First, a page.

E6.00005: Effects of Initial Particle Distribution on an Energetic Dispersal of Particles Bertrand Rollin, Frederick Ouellet, Rahul Koneru, Joshua Garno, Bradford Durant Accurate predictions of the late time solid particle cloud distribution ensuing an explosive dispersal of particles is an extremely challenging problem for compressible multiphase flow simulations. The source of this difficulty is twofold: (i) The complex sequence of events taking place. Indeed, as the blast wave crosses the surrounding layer of particles, compaction occurs shortly before particles disperse radially at high speed. Then, during the dispersion phase, complex multiphase interactions occurs between particles and detonation products. (ii) Precise characterization of the explosive and particle distribution is virtually impossible. In this numerical experiment, we focus on the sensitivity of late time particle cloud distributions relative to carefully designed initial distributions, assuming the explosive is well described. Using point particle simulations, we study the case of a bed of glass particles surrounding an explosive. Constraining our simulations to relatively low initial volume fractions to prevent reaching of the close packing limit, we seek to describe qualitatively and quantitatively the late time dependency of a solid particle cloud on its distribution before the energy release of an explosive. [Preview Abstract]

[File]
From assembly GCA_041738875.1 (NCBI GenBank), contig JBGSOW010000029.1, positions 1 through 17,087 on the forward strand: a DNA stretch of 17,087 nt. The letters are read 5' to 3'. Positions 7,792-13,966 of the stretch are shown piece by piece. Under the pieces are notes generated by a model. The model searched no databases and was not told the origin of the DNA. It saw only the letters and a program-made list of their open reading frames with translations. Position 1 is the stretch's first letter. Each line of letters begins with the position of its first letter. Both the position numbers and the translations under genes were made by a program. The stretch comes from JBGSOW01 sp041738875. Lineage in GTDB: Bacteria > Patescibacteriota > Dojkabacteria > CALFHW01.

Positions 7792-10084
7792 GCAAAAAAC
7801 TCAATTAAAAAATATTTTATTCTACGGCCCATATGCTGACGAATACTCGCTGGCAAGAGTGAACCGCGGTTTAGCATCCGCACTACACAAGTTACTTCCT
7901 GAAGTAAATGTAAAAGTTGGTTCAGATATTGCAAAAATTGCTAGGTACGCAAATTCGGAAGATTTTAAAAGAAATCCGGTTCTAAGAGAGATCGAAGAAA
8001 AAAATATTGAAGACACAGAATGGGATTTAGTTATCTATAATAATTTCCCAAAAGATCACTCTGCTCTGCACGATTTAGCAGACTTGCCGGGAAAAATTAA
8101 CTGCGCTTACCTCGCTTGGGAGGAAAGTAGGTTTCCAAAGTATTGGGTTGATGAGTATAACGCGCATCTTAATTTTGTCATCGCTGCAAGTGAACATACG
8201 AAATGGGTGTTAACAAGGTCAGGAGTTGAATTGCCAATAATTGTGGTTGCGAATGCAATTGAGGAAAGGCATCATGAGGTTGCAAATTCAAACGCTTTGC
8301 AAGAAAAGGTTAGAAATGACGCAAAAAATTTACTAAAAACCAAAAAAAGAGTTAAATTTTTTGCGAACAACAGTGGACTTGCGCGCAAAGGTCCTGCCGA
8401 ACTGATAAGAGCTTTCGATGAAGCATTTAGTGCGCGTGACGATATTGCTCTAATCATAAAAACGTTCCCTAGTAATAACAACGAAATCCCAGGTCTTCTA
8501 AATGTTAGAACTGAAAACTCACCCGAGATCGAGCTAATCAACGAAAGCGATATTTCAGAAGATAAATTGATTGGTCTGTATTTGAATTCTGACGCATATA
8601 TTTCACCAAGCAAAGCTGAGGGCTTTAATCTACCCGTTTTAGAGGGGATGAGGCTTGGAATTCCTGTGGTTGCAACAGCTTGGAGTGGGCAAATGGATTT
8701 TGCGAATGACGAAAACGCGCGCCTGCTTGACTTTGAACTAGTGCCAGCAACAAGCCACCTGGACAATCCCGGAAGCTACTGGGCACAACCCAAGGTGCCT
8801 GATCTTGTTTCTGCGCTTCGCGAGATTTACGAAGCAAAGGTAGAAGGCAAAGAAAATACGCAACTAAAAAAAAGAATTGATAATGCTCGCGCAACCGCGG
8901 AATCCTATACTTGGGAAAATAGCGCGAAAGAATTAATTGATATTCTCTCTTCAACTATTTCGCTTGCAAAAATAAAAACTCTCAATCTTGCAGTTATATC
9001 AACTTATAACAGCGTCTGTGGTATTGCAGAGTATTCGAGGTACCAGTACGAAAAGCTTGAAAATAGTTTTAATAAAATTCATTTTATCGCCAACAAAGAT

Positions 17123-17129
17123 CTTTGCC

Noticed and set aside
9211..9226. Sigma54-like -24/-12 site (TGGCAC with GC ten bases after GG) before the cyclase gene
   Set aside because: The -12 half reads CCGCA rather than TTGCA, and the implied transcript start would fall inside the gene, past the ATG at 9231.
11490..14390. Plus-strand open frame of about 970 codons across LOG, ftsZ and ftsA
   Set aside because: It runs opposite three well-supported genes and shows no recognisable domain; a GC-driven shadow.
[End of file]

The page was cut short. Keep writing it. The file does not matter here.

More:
Sunday, November 19, 2017 6:00PM  6:13PM 
E6.00006: Pairwise Interaction Extended PointParticle (PIEP) model for multiphase jets and sedimenting particles. Kai Liu, S. Balachandar We perform a series of EulerLagrange direct numerical simulations (DNS) for multiphase jets and sedimenting particles. The forces the flow exerts on the particles in these twoway coupled simulations are computed using the BassetBousinesqOseen (BBO) equations. These forces do not explicitly account for particleparticle interactions, even though such pairwise interactions induced by the perturbations from neighboring particles may be important especially when the particle volume fraction is high. Such effects have been largely unaddressed in the literature. Here, we implement the Pairwise Interaction Extended PointParticle (PIEP) model to simulate the effect of neighboring particle pairs. A simple collision model is also applied to avoid unphysical overlapping of solid spherical particles. The simulation results indicate that the PIEP model provides a more elaborative and complicated movement of the dispersed phase (droplets and particles). [Preview Abstract]